What issues are at the top of voters’ minds ahead of election day, and which parties do they think are most capable of tackling them?
This might be the most devastating poll yet for Labour. The latest IPSOS issues monitor, which tracks what issues voters think are most important and which parties are best equipped to handle them, shows Labour is losing to National on almost every top policy area.
Inflation/cost of living is still far and away the most important issue for voters. Of those surveyed, 62% said it’s one of the three most important issues facing New Zealand today. Since May 2022, crime/law and order has made a steady climb from fifth and now sits as the 2nd most important issue for voters at 36%.
Housing/price of housing has cooled off as an issue. It was the overwhelming top issue(s) in February 2021 at 60%, but has cooled off to 32% today and now sits third. This is roughly in line with the overheated housing market which has come down by an average of 16% from its peak.
Poverty/inequality saw a similar decline, from a peak of 31% in November 2020 (with the first lockdown and wage subsidies still fresh in the mind) it is now a top issue for only 16% of voters. Climate change has dropped out of the top five issues. It peaked at 27% after Cyclone Gabrielle but is now down to 21%, tied with petrol prices/fuel.
“While inflation continues to dominate in the minds of New Zealanders in the lead up to the election, most see inflation as a shorter-term issue, while we see the economy and climate change grow as issues for more New Zealanders on a long-term basis,” IPSOS New Zealand managing director Carin Hercock said.
But which parties to voters believe are most capable of tackling the issues people are most concerned about? It’s more good news for National and a devastating knock for Labour.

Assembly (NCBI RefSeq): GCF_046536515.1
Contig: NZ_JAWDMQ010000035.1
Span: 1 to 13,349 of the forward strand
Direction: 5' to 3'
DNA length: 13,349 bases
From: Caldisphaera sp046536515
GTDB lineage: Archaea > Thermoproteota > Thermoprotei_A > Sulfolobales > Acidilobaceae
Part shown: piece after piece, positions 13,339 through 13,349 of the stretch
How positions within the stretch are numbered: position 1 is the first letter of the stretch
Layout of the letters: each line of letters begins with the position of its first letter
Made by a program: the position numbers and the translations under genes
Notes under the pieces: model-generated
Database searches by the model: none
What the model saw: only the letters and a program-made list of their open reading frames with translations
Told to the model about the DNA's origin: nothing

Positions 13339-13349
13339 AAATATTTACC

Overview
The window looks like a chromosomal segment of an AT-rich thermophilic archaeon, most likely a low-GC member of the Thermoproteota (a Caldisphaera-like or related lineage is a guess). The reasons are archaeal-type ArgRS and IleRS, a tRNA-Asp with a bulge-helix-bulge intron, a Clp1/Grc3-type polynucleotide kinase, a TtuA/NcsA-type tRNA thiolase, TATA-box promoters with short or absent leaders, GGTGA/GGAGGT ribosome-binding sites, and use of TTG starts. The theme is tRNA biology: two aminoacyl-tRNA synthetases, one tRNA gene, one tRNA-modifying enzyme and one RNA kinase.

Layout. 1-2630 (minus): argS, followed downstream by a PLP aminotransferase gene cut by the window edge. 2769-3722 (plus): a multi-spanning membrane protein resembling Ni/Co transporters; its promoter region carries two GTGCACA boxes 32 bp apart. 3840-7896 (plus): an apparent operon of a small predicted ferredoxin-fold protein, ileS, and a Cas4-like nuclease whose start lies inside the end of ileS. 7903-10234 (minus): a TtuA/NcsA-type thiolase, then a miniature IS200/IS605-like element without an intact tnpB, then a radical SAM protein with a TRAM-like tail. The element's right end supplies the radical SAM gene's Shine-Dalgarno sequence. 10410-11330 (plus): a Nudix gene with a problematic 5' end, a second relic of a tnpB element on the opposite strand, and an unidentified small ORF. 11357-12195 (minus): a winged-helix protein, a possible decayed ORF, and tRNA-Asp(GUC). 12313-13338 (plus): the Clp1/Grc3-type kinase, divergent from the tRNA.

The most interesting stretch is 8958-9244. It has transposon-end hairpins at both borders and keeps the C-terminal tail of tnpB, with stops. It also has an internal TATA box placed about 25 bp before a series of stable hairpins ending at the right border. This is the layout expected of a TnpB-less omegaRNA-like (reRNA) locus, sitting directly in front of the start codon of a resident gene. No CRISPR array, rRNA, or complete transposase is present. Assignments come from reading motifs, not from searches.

National is preferred for 15 of the top 20 issues, including the entire top five. Since the last poll in June 2023, Labour has lost its status as the most trusted party on healthcare/hospitals, education, transport, drug/alcohol abuse, and unemployment.
This is crisis stuff for Labour. Health and education have historically been two of their strongest areas. “This isn’t because National is doing better than they were in previous waves of the Ipsos Issues monitor, it is because more people say, “no party” or they “don’t know” which party is best at handling these issues and these are the groups most impacting Labour’s position,” Hercock said.
The only areas Labour still win on are poverty/inequality and race relations/racism, which are ranked as the the 8th and 12th most important issues. The Green Party is preferred on climate change and environmental pollution issues, while Te Pāti Māori is the top party on issues facing Māori.
Possibly the most important piece of bad news for Labour: voters’ opinions of government performance is in a massive slump.
The pollsters asked: Overall, how would you rate the government for its job in the last six months from 0 to 10, where 0 means “abysmal” and 10 means “outstanding”?
Labour now sits at 4.5, its lowest rating since it entered government. This poll also has the lowest portion of people who rank the government at a 7 or above (28%), and the highest number of people yet who rank it at a 3 or below (34%).
Approval ratings for the Labour-led government peaked at 6.6 and 7.6 after the Christchurch Mosque shootings and the March 2020 lockdown respectively. It was at 5.4 when Chris Hipkins took over as Labour leader.
This is arguably the most important piece of polling data in New Zealand. We don’t do a lot of polling on approval ratings, but this is crucial stuff. As the maxim goes; oppositions don’t win elections, governments lose them. And these numbers clearly show Labour is losing the people.
IPSOS surveyed 1,148 people in August via online polls.